Flooring Dilemna - what to do???

sweetbabyjames5June 18, 2011

I have about 2100sf of flooring where I would like solid hardwood to be put down. Unfortunately, this house is on a slab, and everyone who has bid on this project has recommended engineered wood. Now, I am not against engineered wood. My old house had it in the family room and that wood I despised, but I know there is some good quality engineered wood out there. I am a traditional girl - my heart was set on 2 1/4 unfinished white oak to be finished on site. It seems like almost all engineered wood has beveled or micro-beveled edges, which I do not like - at all. Square edges seem to be harder to find.

So, DH and I cannot decide what to do - should we have all current flooring torn out, sub floors put in, unfinished solid laid down -OR- do we take the advice of three unrelated flooring guys and go with the engineered wood (does anyone have a rec of unfinished or prefinished 2 1/4" square edge engineered that is good quality)?

This is our forever house. We will probably sell one day down the road when we can no longer go up the stairs or clean a house of it's size. That's at least 40 years away. I need a durable flooring that will withstand the test of time. I love solid hardwood. What do you think?

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Why not unfinished white oak engineered that is then finished on site. Yes, Virginia, it is made. The product was made by the Owens company and the product was called plankflor. I do not know the name of the compoany that took over the line, but a simple google search should reveal that info for you.

    Bookmark   June 18, 2011 at 6:47PM
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I found it and it looks like it could work. You must be familiar with this product, so now I have to ask what you know of the quality. I learned (the hard way) that not all engineered woods are the same. I want to make sure what we put down is great quality that can last a lifetime. THANK YOU so much for your response. I can't wait to check into this on Monday.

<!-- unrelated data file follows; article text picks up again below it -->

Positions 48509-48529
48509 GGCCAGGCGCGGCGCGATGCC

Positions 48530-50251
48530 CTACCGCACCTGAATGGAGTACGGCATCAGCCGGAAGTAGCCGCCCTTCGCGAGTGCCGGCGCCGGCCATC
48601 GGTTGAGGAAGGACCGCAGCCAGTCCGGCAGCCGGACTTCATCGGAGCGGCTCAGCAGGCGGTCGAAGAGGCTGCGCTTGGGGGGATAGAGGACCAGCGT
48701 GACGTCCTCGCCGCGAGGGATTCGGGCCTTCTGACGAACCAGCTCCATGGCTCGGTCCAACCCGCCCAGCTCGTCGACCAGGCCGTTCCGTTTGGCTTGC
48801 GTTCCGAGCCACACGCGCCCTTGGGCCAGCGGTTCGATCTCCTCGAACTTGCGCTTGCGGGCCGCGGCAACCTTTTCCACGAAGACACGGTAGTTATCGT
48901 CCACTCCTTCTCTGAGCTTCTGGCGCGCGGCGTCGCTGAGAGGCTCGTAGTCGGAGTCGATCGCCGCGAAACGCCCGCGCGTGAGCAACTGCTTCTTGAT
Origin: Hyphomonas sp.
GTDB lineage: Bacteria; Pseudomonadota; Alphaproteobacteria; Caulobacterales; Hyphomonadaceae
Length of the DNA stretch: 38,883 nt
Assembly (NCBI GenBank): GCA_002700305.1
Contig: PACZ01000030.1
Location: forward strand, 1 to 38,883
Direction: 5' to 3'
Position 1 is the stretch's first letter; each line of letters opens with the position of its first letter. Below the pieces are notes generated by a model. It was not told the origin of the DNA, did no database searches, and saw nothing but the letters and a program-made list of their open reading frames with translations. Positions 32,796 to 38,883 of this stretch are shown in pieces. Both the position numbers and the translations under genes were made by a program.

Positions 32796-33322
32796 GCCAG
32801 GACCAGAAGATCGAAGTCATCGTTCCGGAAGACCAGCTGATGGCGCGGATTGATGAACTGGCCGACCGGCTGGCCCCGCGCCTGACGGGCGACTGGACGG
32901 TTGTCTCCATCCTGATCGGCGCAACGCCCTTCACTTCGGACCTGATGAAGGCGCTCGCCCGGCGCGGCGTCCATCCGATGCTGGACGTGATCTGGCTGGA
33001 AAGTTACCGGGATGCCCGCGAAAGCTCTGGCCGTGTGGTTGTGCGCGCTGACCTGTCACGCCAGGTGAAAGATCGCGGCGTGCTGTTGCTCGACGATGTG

Bookmark   June 18, 2011 at 10:59PM
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This floor if properly installed can last as long as a solid unfinished. It is not an inexpensive option, but will last as long as the solid. It has a 'wear surface' as thick as the 'wear surface' of a solid. This 1/4" top layer is a sawn veneer, so the appearance is exactly like a solid. It is the caddilac of this type of flooring. There is a similar brand, but the name escapes me.

Install it with the recommended adhesive for going on a slab. Don't cheap out on the adhesive! Test the slab for moisture content and migration. Mitigate any moisture issues with the slab and, if a moisture retarder is recommended, install one. These can be a liquid applied membrane or a physical membrane that is adhered to the slab. Lots of options here, but the product manufacturer will have installation instructions you can download for the latest guidelines.

Don't assume that your slab is flat enough for a new floor such as this. Test for flatness and grind down any high spots and fill any 'birdbaths' with a professional grade flooring underlayment compound that the manufacturer recommends. Don't cheap out on that either. Most true professionals will test for moisture and flatness and correct any deficiencies.

Finally, choose someone who is good at finishing wood floors and will do a top notch job with high quality professional finishes. The stuff you can buy at HD or Lowes is not in that category, although I have been informed that Lowes may begin to distribute BonaKemi professional use floor finishing materials soon, if they have not already started. Ask to see work that a finisher has done to know the level of work that finisher can perform.

You sound like someone who will get her ducks all in a row, so best of luck with this floor.

    Bookmark   June 19, 2011 at 8:18PM
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Now that I think about it...you are probably going to discover that the manufacturer will have do's and don'ts about what the product can be installed over. You may have to tear out all existing floor coverings.

Also, I have installed this product over 1/4" sheet cork underlayment to add a small amount of resilience and to thermally isolate the planks from the slab. Ask if that can be done and what the cost might be. This adds to the cost of the job, because you buy the cork, the adhesive and the labor to install that. Get detailed estimates from everyone.